The Pradhan Mantri Jan Dhan Yojana (PMJDY) has helped motivate many women to open their bank accounts, but there is still a large number of Indian women who don’t have access to banks. Since the PMJDY scheme was not gender-centric, it could not help eliminate the gender gap in financial inclusion (basically about having bank accounts in India). But among the women who do have bank accounts, 62% either don't have access to it or are not frequent users.
A study by US-based Omidyar Network has found that PMJDY has reduced the gender gap by 6%. Since the scheme was launched in 2014, around 83 million more bank accounts of women opened by 2015, compared to 2013. So the number of women not having bank accounts reduced from 363 to 280 in the span of two years. And the total number of accounts opened through PMJDY is 247.4 million.
The gender disparity in savings account came down from 17% to 11% between 2013 and 2015. So financial inclusion in India increased by 20% between 2014 and 2015 as found by Omidyar, a philanthropic investment company that invests both in profit-making and non-profit companies.
Omidyar’s report comes to the conclusion that one in four women who don’t have bank accounts around the world are Indian and the global gender gap is about 14%. While there is an increase in the number of first time bank users in the country, the gender gap still remains in financial inclusion.
“We have 280 million people who still don’t have access to bank accounts. Even though the access has improved, the usage of bank account is low,” said Roopa Kudva, a partner at Omidyar Network, to Livemint.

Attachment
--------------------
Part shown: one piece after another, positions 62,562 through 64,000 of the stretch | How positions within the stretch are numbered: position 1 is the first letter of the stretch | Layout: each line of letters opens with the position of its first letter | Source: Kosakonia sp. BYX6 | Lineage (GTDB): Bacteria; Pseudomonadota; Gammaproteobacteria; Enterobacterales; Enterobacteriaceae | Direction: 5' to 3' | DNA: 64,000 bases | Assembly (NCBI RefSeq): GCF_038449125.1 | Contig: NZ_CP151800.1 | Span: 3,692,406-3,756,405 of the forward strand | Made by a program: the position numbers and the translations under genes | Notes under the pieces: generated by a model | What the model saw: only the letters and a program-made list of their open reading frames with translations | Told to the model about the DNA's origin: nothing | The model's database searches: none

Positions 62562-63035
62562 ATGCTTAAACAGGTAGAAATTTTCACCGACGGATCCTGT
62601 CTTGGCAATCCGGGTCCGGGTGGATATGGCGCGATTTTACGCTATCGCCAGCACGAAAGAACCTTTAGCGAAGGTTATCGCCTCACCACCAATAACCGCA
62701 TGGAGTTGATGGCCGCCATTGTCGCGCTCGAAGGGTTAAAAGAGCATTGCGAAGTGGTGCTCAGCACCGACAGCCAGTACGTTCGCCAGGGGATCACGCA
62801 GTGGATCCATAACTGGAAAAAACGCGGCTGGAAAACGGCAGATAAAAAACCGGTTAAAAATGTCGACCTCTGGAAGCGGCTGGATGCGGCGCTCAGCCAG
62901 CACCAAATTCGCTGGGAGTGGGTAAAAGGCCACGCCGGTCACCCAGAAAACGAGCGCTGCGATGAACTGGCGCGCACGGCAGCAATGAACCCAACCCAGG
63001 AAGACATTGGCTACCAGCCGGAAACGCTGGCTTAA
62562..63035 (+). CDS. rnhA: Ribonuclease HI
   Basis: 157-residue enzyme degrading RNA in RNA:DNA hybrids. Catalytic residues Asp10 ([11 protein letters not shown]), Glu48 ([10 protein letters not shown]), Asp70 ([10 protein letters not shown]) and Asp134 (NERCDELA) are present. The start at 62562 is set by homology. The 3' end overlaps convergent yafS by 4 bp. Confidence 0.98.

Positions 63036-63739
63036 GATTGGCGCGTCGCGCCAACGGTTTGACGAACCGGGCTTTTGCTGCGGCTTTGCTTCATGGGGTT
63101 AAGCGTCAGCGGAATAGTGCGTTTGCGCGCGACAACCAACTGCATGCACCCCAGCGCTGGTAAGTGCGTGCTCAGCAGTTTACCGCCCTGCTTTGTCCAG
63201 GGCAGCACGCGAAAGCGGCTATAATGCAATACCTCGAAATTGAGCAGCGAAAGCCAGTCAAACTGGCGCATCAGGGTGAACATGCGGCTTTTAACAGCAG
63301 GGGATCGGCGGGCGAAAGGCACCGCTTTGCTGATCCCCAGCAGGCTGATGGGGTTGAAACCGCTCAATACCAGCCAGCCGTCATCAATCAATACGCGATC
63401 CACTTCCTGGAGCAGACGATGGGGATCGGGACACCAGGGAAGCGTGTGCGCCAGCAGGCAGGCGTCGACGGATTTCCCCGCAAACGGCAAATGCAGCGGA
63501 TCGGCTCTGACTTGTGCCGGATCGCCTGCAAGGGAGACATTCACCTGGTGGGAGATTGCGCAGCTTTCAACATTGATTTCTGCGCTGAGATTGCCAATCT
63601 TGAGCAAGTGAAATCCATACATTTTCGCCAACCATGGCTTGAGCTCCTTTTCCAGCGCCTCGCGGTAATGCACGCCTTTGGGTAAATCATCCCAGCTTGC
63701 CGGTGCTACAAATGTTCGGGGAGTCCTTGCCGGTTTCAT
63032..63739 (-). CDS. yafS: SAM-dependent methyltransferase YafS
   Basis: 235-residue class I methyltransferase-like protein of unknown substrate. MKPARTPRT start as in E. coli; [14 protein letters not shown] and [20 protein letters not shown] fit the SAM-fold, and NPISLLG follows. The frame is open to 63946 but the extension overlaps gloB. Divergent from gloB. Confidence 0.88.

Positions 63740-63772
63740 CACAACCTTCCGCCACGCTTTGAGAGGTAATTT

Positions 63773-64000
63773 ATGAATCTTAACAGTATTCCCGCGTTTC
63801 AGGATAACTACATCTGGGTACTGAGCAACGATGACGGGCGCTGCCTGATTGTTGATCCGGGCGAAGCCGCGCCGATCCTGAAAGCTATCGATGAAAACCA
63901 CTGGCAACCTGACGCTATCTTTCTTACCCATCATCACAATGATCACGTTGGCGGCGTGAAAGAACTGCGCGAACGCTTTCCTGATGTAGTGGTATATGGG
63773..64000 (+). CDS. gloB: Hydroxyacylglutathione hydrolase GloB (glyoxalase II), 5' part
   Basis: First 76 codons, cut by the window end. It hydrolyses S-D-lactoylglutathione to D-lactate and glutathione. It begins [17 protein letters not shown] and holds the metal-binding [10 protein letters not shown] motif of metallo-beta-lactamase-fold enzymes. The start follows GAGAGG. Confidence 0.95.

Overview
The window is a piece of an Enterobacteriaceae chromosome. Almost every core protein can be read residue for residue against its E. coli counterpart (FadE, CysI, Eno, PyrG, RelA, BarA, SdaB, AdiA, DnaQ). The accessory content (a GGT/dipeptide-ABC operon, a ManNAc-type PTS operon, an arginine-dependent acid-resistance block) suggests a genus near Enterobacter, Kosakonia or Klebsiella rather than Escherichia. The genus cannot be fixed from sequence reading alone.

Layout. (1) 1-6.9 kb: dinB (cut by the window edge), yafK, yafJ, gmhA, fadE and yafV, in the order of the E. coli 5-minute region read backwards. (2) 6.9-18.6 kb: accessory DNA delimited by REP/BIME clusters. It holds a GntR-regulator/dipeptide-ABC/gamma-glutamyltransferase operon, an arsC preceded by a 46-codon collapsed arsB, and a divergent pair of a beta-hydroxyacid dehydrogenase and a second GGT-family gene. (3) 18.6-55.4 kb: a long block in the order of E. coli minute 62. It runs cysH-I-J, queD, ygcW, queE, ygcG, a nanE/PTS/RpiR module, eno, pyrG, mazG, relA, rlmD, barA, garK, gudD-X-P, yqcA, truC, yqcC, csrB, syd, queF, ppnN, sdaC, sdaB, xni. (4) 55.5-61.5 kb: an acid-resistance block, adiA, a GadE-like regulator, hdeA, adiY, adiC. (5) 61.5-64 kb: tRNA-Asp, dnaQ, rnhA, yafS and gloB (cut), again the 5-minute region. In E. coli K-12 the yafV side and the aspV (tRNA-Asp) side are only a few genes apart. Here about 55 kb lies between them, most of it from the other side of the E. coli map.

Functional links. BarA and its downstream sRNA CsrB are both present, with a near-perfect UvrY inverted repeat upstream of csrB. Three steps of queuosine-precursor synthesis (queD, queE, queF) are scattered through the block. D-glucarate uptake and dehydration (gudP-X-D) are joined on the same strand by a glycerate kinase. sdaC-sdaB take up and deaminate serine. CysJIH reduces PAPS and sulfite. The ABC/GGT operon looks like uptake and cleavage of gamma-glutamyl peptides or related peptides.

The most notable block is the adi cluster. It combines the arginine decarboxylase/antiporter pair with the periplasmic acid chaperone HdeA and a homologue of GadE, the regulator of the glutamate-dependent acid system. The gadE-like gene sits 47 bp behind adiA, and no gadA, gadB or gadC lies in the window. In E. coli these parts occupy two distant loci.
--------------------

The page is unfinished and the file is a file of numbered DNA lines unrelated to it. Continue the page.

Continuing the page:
She added, “When it comes to gender divide, only 38% of women use their bank accounts in three months, while it is 51% for men in the same period. It is the same in income and education level.”
The investment company did a quantitative and qualitative research through information available in the public domain between 2012 and 2016 and it will go on till the end of this year. The report suggests that to decrease financial exclusion of women, there must be access points available like community schools and hospitals and facilitating women’s networks to drive financial and digital literacy.
A recent World Bank report, Global financial-inclusion 2011-14, found out that 700 million adults across the world opened a bank account for the first time in this time period and the percentage of women account-holders increased by 14%.
The study suggests that women must not just open bank accounts but also need to become regular users for them to improve financial inclusion among the gender. The PMJDY helped successfully in opening accounts of millions of people. Now financial literacy will help the public to understand how they can use bank accounts to their benefit.
Picture credit- The Wire